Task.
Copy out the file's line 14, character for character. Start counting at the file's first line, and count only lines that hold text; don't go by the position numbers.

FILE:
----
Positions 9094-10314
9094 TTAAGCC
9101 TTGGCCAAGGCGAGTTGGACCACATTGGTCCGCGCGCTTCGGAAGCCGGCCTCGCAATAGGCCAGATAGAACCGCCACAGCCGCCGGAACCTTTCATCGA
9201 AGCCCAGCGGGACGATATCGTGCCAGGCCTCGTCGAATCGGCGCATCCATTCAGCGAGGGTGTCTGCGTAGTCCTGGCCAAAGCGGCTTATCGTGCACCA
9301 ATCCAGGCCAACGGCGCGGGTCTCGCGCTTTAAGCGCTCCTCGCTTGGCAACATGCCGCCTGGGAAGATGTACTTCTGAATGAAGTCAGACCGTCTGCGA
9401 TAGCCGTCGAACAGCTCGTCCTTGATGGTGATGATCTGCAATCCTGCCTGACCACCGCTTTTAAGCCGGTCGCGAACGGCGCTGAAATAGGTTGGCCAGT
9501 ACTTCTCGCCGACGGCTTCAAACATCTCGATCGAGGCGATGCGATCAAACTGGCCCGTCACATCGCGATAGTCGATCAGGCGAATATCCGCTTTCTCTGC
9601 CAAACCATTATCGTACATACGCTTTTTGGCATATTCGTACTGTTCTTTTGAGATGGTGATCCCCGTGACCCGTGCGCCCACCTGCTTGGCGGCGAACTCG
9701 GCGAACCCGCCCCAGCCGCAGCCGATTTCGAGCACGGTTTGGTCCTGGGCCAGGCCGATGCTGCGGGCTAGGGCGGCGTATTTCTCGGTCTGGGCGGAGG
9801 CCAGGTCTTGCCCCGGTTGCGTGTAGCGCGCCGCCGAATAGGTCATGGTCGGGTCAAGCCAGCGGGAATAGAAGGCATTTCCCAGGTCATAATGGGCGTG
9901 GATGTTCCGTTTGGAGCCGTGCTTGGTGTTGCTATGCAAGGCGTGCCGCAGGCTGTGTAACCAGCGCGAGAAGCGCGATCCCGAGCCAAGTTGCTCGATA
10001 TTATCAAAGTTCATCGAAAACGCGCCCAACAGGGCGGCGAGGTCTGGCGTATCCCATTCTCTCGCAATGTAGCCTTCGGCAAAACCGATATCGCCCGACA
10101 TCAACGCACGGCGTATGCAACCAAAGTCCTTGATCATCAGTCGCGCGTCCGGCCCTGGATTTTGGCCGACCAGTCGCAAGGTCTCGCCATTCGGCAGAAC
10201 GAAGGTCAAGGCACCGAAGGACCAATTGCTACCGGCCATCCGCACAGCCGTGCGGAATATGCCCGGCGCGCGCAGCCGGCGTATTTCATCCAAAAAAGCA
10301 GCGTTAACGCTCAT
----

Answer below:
10201 GAAGGTCAAGGCACCGAAGGACCAATTGCTACCGGCCATCCGCACAGCCGTGCGGAATATGCCCGGCGCGCGCAGCCGGCGTATTTCATCCAAAAAAGCA